Michael Mahoney on Recent Results in Randomized Numerical Linear Algebra

Matrix algorithms and numerical linear algebra provide the foundation for many methods in scientific computing, engineering, machine learning, and data analysis, and in recent years randomization has proven to be a powerful if unexpected resource in the development of qualitatively improved matrix algorithms that are designed to address increasingly-common large-scale statistical data analysis problems. Here, we will review several recent developments in this area of Randomized Numerical Linear Algebra that are of particular interest to machine learners: first, an algorithm to compute a low-precision solution to an arbitrary over-constrained least-squares problem in time that is proportional to the number of nonzero elements in the input, plus lower order terms; second, recent improvements in Nystrom-based approximation of symmetric positive semidefinite matrices; and third, a framework to begin to address the statistical properties of random sampling and random projection algorithms. In each case, we will see that these developments depend crucially on understanding and exploiting the complementary algorithmic and statistical properties of the empirical statistical leverage scores of the input matrices. Extensions of the ideas underlying leverage-based randomized algorithms to address problems beyond the traditional purview of Randomized Numerical Linear Algebra may also be briefly described.


Le Song on Scalable Influence Estimation in Continuous-Time Diffusion Networks

If a piece of information is released from a media site, can it spread, in 1 month, to a million web pages? This influence estimation problem is very challenging since both the time-sensitive nature of the problem and the issue of scalability need to be addressed simultaneously. In this paper, we propose a randomized algorithm for influenceestimation in continuous-time diffusion networks. Our algorithm can estimate the influence of every node in a network with $|\Vcal|$ nodes and $|\Ecal|$ edges to an accuracy of $\epsilon$ using $n=O(1/\epsilon^2)$ randomizations and up to logarithmic factors $O(n|\Ecal|+n|\Vcal|)$ computations. When used as a subroutine in a greedy influence maximization algorithm, our proposed algorithm is guaranteed to find a set of $C$ nodes with an influence of at least $(1 - 1/e)\operatorname{OPT} - 2C\epsilon$, where $\operatorname{OPT}$ is the optimal value. Experiments on both synthetic and real-world data show that the proposed algorithm can easily scale up to networks of millions of nodes while significantly improves over previous state-of-the-arts in terms of the accuracy of the estimated influence and the quality of the selected nodes in maximizing the influence.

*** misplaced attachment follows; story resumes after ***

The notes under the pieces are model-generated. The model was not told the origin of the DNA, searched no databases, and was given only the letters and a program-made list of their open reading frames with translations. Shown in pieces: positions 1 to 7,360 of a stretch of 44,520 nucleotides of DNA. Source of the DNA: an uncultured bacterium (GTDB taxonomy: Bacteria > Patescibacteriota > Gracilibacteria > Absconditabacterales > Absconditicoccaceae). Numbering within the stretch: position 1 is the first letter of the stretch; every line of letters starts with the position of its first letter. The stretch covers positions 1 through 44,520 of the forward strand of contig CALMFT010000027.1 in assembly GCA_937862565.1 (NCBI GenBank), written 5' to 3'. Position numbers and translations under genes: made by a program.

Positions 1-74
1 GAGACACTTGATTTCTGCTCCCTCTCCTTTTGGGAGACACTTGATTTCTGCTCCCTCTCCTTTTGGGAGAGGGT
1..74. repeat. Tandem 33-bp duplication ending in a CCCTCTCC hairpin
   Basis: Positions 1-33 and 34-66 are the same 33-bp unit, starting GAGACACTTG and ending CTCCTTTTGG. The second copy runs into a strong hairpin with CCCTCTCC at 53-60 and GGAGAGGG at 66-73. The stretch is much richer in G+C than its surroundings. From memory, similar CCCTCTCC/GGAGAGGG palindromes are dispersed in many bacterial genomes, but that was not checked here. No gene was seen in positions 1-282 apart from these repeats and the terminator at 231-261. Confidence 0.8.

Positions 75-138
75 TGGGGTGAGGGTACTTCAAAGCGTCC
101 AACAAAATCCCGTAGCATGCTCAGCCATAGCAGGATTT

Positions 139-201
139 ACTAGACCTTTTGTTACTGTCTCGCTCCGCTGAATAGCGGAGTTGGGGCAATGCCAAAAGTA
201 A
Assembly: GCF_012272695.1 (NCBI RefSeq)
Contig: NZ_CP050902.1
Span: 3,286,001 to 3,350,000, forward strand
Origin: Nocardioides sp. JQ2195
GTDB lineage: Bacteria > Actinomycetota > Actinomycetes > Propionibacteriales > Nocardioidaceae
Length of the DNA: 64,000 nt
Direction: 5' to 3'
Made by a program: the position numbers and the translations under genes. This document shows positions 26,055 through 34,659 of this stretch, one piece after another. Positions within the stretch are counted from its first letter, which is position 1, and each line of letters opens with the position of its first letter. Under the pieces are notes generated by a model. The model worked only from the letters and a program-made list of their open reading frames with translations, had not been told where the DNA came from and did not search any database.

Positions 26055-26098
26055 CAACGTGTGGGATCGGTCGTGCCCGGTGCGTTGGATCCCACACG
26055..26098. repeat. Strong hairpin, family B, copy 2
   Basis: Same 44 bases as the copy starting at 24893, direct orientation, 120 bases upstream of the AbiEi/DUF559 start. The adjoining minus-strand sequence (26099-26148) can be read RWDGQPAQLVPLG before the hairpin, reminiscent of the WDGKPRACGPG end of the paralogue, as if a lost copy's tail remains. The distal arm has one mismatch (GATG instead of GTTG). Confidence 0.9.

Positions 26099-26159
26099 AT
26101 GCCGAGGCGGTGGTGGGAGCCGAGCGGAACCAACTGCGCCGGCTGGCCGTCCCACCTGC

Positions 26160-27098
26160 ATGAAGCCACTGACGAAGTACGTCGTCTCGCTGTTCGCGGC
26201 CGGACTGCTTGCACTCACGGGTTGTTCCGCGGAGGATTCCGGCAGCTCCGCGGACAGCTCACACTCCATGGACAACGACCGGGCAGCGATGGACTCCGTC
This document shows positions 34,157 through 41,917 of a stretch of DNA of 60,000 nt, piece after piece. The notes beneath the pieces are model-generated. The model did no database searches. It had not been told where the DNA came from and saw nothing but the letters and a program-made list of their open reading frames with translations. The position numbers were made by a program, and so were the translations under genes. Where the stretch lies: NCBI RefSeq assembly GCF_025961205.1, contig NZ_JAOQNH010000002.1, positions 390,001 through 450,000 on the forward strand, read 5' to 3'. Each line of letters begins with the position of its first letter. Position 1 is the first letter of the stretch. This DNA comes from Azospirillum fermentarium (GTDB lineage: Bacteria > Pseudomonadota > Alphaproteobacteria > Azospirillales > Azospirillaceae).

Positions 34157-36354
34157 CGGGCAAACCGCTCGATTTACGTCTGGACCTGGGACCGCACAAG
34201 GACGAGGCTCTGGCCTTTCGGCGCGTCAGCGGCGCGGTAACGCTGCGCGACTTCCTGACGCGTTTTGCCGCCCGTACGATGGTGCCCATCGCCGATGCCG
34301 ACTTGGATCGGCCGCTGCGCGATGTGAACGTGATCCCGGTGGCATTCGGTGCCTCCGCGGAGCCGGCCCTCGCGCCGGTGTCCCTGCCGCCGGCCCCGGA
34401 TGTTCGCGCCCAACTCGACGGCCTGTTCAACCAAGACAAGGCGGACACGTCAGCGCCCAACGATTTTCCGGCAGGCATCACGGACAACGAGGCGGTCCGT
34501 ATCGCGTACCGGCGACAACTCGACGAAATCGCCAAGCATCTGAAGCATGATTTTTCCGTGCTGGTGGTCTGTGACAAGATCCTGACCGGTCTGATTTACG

Contributed Talks

  • Randomized co-training: from cortical neurons to machine learning and back again, David Balduzzi.
  • A Statistical Perspective on Algorithmic Leveraging, Michael Mahoney, Bin Yu and Ping Ma.
  • Ensemble the Margins on Circle for Efficient Kernel Selection, Ji Zhao and Deyu Meng.
  • Scaling Graph-based Semi Supervised Learning to Large Number of Labels Using Count-Min Sketch, Partha Pratim Talukdar and William Cohen.
  • The Dropout Learning Algorithm, Pierre Baldi and Peter Sadowski.
  • One Permutation and Random Rotation: An Efficient Replacement for Minwise Hashing, Anshumali Shrivastava and Ping Li.
  • Combining Structured and Unstructured Randomness in Large Scale PCA, Nikos Karampatziakis, Paul Mineiro.
  • Sketching Sparse Covariance Matrices and Graphs, Gautam Dasarathy, Pariskhit Shah, Badri Narayan Bhaskar, Robert Nowak.
  • Monochromatic Bi-Clustering, Sharon Wulff, Ruth Urner, Shai Ben-David.

Contributed Posters

  • Positive Random Projections, Amit Deshwar.
  • Random Projections for Anchor-based Topic Inference, David Mimno.
  • Stochastic Inference for Scalable Probabilistic Modeling of Binary Matrices, Jose Miguel Hernandez Lobato, Neil Houlsby, Zoubin Ghahramani.
  • Using a Stochastic Map View of Sequential Monte Carlo for Memory and Network Efficiency, Seong-Hwan Jun and Alexandre Bouchard-Cote.
  • Embarrassingly Parallel MCMC via Density Product Estimation, Willie Neiswanger, Chong Wang and Eric Xing.
  • Rapid Distance-Based Outlier Detection via Sampling, Mahito Sugiyama and Karsten M. Borgwardt.
Organizers